Hurtigruten is so sure that guests will see psychedelic coronas of light in the night sky that the Norwegian cruise line offers a “Northern Lights Promise.” If you sail one of the Northern Lights chasing itineraries with Hurtigruten between September 26 and March 31 on a voyage of 11 days or more and don’t see an auroral display, it will give you a six-day southbound or seven-day northbound Original Coastal Express Class Voyage for free. Beyond the Northern Lights Expedition Cruise from Dover, the other auroral sailings (with the Northern Lights Promise) include the 12-day Roundtrip Voyage (the full scenic route that stops at all 34 ports twice, on the northbound and southbound route) and the 11-day Voyage of Discovery (which stops at most of the 34 ports twice).
For Hurtigruten’s Northern Lights expedition cruise, after departing Dover in England, the 530-passenger MS Maud sails toward Norway, with the first stop being Jostedalsbreen, Europe’s largest glacier. From there, the vessel visits old fishing communities (some dating back to pre-Viking times) and sails near the base of staggering peaks for Zodiac rides and hikes (this is an expedition cruise after all), as it continues north into the Arctic Circle and up to Alta. There, guests can take an excursion to visit a Sámi village and learn about the Indigenous and semi-nomadic reindeer herders. Then it’s back down to Tromsø, where guests can visit the Polar Museum, go snowshoeing, or try the world’s northernmost brewery, Mack Bryggeri. The next big stops are in Bergen, with its picturesque, UNESCO-listed Bryggen district, and Egersund, with its ancient ruins, before returning to Dover.
Each sailing has a professional photographer on board to help guests capture the lights display on their own camera. (And each room has an alarm, so guests know when the auroras are visible.)
Quark Expeditions’ “Under the Northern Lights: Exploring Iceland & East Greenland” cruise
Cost: Starts at $10,256 per personDays: 14Departure port: Reykjavík, IcelandEnd port: Reykjavík, IcelandBook now
Northern Lights cruising isn’t what you would consider to be a mainstream cruise itinerary—there aren’t lots of options—but even within the limited field, Quark’s aurora-viewing sailing stands out for its unique destinations.
In Iceland, guests spend time in Reykjavík before motoring along the Westfjords, the rugged peninsula that makes up the northwest corner of the island nation. There guests spend their days scanning the dizzying cliff sides for puffins, guillemots, and razorbills, and their nights scanning the sky for signs of the aurora. The ship then crosses the Arctic Circle as it heads to Greenland, where it spends eight days patrolling the remote northeast coast. This wild tundra is home to reindeer, arctic hares, and 40 percent of the world’s musk ox population.
It’s also the site of Scoresbysund, the most extensive fjord system in the world, and the glaciers here are the birthplace of many of the icebergs you see in the Arctic. Because it’s an expedition sailing, guests typically get off the boat two or three times per day for excursions, be that for Zodiac rides between bobbing bits of icebergs, hiking among reindeer, kayaking in the fjords, or perhaps even doing a polar plunge.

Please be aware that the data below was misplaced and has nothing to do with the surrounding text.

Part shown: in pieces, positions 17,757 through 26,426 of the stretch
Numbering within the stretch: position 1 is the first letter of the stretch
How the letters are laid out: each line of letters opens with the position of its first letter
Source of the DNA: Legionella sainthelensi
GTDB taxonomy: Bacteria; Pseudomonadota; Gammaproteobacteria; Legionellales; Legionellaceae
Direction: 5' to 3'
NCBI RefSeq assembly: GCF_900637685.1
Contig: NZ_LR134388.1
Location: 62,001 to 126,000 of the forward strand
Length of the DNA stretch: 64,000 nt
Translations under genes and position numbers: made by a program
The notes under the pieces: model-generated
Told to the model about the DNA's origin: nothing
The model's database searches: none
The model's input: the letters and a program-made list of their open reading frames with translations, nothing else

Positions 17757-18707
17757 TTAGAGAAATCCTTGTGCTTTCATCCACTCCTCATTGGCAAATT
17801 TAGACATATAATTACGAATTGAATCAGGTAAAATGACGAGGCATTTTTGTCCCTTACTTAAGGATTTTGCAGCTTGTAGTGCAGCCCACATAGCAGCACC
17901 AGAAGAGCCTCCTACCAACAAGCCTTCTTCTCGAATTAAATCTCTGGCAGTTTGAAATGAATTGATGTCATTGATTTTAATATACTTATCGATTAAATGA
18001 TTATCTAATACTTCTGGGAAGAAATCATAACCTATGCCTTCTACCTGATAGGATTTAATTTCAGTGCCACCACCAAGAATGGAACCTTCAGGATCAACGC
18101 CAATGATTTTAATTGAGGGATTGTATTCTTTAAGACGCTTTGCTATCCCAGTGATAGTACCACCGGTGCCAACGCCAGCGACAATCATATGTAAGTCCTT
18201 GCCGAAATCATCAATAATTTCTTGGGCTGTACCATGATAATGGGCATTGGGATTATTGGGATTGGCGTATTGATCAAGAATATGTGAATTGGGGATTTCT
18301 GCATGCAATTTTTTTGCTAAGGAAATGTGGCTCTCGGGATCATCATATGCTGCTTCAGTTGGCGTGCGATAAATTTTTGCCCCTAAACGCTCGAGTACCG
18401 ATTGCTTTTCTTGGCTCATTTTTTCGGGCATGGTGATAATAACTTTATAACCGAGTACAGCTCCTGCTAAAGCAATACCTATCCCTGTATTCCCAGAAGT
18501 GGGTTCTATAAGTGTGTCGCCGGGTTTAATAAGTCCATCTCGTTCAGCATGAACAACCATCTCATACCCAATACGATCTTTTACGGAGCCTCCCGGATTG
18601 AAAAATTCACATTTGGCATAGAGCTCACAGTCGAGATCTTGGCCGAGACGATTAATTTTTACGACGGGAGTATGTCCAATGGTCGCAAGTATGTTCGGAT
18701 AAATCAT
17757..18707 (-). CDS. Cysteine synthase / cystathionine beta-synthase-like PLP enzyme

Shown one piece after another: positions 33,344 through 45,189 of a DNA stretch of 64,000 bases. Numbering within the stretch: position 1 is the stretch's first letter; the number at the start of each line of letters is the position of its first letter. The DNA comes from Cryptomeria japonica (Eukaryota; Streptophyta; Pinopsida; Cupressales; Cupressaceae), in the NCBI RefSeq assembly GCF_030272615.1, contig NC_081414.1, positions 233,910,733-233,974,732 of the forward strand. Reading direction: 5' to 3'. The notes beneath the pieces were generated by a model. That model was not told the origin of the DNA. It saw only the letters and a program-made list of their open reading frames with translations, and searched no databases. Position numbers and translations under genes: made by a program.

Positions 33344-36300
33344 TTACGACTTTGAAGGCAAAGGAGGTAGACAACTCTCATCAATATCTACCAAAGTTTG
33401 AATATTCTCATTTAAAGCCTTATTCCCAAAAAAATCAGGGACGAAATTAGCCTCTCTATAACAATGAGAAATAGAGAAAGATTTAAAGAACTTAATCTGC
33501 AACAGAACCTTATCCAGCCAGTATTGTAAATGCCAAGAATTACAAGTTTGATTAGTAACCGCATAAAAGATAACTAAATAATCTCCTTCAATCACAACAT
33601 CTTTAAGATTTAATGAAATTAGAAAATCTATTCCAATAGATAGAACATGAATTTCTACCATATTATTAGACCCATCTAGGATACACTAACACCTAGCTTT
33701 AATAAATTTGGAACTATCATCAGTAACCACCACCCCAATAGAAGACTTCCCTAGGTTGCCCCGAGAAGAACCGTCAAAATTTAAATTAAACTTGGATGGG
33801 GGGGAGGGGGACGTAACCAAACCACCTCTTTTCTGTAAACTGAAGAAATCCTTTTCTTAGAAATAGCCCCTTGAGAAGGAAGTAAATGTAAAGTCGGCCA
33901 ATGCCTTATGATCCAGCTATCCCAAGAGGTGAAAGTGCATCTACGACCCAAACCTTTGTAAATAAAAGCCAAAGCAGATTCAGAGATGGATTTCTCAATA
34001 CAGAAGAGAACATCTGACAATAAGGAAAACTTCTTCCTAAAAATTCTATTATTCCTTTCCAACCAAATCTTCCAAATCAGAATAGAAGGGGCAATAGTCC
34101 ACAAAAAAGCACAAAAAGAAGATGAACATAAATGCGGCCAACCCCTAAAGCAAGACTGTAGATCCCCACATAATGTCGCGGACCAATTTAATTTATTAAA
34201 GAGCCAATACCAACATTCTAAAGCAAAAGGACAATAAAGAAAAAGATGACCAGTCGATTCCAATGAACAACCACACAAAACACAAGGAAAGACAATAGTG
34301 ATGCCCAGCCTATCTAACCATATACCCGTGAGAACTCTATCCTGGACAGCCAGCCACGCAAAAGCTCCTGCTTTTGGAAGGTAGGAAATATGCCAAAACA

Guests also have the option to extend their trip with a few days in Reykjavík, where Northern Lights displays are common in the winter. Quark is running this itinerary twice in September 2023.
Viking’s “In Search of the Northern Lights” cruise
Cost: From $4,999 per personDays: 13Departure port: London, EnglandEnd port: Bergen, NowayBook now
For those looking to check multiple countries off their list and see the Northern Lights, Viking’s 13-day sailing with stops in England, the Netherlands, and Norway may be a good option.
After departing London, guests spend a day in Amsterdam, where they can stroll along the canals, admiring the architecture and indulging in alfresco coffee and stroopwafel breaks. Then, after crossing the North Sea, the ship cruises the scenic Norwegian Inside Passage, a protected shipping lane that runs from the southern tip of Norway to Russia (though Viking guests will only go as far north as Tromsø).
The first stop where the Northern Lights could make an appearance is in Narvik, a small port city within the Arctic Circle where cruisers can participate in a Sami Northern Lights Ceremony, go snowshoeing in the mountains, or ride the cable car at Narvikfjellet. Then it’s on to Tromsø, Norway’s northernmost city, for two days of Arctic adventures, before sailing to Atla, a town known for its bluebird days (ideal for Northern Lights viewing later) and ancient rock carvings for two days.
In other cities, Viking offers late-night excursions that take passengers deeper into the countryside to darker spots with clearer skies to help increase the likelihood of spotting the elusive aurora. The following two days are at sea, taking in the beauty of the Norwegian coast as the vessel makes for its disembarkation city, Bergen.
If the lights appear during the night, the crew will play an announcement over the in-cabin TVs (meaning guests need to leave their TVs on all night to hear it). During sightings, staff circulates trays of hot beverages, like cocoa and toddies, to help guests stay warm on deck. Viking is running the itinerary multiple times from January through March in 2023 and 2024.
Bailey Berg Bailey Berg is the associate travel news editor at AFAR, where she covers breaking news, trends, tips, sustainability, the outdoors, and more. When not interviewing sources or writing articles, she can be found exploring art galleries, visiting craft breweries, hiking with her dogs, and planning her next adventure (at present, she’s been to 75+ countries and hopes to spend time in every one someday).